It is relatively common knowledge in the legal community that the Federal Government is a party to every federal criminal case. Yet few are aware that the Government is a party in nearly 20 percent of all civil cases filed in the federal courts. In these matters come the special rules surrounding sovereign immunity and the waiver of that immunity. In his book, Litigation with the Federal Government, author Gregory C. Sisk seeks to explain the concept of sovereign immunity and provide a summary of the various statutory waivers of sovereign immunity, both specific and general. He discusses, in some detail, the requirements needed to bring suit under the Federal Torts Claim Act and both the standards for and exceptions to liability under the statute. Other statutes include Suits in Admiralty Act, Title VII of the Civil Rights Act of 1964, and the Social Security Act, to name a few. Sisk also devotes some discussion to claims against federal officers and employees, including those seeking money damages and those looking to compel the officer or employee to perform a specific duty. The author also addresses the notion of equitable estoppel in the instance when the Federal Government is bound by the unauthorized representations by its employees. Lastly, the author discusses the Federal Government’s power to sue as a plaintiff.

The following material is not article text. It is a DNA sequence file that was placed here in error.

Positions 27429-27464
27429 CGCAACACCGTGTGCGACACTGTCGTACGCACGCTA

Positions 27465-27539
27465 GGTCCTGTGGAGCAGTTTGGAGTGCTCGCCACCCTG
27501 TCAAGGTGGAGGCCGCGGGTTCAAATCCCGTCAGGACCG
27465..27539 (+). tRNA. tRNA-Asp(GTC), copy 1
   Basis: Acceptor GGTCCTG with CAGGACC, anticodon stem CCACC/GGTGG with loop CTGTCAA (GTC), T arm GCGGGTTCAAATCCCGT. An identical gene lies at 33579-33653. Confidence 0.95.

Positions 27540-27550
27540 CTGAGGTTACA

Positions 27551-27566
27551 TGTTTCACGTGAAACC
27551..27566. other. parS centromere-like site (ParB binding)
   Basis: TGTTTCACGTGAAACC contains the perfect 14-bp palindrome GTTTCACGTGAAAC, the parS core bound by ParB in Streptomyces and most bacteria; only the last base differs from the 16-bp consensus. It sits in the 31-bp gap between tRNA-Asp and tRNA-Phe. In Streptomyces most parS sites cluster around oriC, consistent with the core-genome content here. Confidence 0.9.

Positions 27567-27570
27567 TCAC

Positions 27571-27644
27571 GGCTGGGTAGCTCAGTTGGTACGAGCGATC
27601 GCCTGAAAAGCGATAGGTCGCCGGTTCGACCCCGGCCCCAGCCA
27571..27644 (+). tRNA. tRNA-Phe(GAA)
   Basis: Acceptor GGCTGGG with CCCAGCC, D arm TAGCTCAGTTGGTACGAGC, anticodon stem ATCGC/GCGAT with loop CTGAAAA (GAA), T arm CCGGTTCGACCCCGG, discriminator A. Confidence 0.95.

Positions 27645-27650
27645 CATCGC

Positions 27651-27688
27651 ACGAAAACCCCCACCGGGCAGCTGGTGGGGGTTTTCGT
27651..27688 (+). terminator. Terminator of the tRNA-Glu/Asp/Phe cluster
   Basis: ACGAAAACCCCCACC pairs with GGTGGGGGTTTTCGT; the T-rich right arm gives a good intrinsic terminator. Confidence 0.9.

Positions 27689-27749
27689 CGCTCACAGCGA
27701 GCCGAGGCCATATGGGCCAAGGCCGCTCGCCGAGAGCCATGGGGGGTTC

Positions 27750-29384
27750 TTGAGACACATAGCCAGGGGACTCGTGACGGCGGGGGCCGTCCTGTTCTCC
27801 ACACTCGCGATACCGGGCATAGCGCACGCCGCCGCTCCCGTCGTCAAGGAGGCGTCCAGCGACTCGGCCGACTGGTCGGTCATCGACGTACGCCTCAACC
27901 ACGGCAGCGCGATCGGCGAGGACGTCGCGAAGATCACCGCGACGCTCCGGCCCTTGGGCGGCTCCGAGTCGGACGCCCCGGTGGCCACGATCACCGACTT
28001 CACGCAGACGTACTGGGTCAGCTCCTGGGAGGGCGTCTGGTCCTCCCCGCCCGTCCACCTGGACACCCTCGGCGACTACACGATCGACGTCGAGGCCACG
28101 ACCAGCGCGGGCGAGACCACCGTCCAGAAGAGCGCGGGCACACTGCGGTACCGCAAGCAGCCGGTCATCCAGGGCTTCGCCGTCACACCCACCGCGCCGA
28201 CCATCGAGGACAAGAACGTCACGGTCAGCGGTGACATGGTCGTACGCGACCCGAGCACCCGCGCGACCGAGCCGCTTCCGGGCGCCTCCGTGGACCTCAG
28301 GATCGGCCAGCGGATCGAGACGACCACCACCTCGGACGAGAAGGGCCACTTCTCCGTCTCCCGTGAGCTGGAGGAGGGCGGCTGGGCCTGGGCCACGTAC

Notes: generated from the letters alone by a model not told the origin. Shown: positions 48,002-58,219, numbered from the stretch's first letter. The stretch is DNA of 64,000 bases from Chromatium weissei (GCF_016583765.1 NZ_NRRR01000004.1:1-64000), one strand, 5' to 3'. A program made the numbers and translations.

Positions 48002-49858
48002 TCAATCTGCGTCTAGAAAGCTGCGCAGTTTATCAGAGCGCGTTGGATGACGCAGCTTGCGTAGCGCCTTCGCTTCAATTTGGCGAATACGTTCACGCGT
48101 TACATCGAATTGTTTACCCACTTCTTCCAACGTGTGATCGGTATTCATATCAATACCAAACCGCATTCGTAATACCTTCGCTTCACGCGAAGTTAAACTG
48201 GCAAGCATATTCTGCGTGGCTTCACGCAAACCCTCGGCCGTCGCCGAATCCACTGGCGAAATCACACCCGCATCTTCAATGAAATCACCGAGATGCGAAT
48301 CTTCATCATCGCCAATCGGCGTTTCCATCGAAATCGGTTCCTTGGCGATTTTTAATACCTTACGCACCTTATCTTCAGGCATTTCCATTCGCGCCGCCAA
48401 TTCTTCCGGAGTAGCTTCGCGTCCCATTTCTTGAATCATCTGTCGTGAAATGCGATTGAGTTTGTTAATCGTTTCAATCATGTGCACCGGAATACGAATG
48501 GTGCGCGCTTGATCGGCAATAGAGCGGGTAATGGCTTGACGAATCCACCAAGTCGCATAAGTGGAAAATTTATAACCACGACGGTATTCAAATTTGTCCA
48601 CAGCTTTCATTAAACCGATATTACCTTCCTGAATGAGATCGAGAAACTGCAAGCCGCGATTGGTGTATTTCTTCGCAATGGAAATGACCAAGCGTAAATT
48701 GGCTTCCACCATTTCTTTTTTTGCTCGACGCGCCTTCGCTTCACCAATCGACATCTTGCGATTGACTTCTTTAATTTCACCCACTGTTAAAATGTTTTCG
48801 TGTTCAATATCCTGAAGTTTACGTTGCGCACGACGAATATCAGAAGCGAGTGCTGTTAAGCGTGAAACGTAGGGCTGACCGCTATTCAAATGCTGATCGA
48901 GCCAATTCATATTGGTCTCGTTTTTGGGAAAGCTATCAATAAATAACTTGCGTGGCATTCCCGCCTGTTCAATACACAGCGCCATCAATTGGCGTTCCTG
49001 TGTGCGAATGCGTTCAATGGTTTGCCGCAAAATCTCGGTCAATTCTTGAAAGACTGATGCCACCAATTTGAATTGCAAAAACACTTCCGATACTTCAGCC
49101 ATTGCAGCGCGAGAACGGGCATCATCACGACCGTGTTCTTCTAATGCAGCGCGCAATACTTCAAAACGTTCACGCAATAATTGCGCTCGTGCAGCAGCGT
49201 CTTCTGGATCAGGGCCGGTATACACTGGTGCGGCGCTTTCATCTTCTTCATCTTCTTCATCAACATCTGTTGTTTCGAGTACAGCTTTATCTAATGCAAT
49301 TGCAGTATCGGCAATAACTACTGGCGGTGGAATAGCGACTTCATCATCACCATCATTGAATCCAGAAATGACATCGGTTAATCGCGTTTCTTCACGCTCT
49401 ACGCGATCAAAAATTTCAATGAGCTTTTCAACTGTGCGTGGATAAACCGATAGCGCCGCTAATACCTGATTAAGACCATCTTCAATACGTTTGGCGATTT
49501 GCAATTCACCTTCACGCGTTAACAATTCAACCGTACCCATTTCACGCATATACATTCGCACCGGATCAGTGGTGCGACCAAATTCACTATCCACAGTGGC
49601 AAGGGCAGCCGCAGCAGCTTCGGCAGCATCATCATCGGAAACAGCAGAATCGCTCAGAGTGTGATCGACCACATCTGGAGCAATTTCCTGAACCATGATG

Note that this book is part of the Hornbook Series, a set of one-volume treatises designed as study aids that simplify a legal topic by providing a summary or overview of the topic. They are good resources for those who want to understand more about a legal subject without having to sort through complex cases as well as for those who are representing themselves.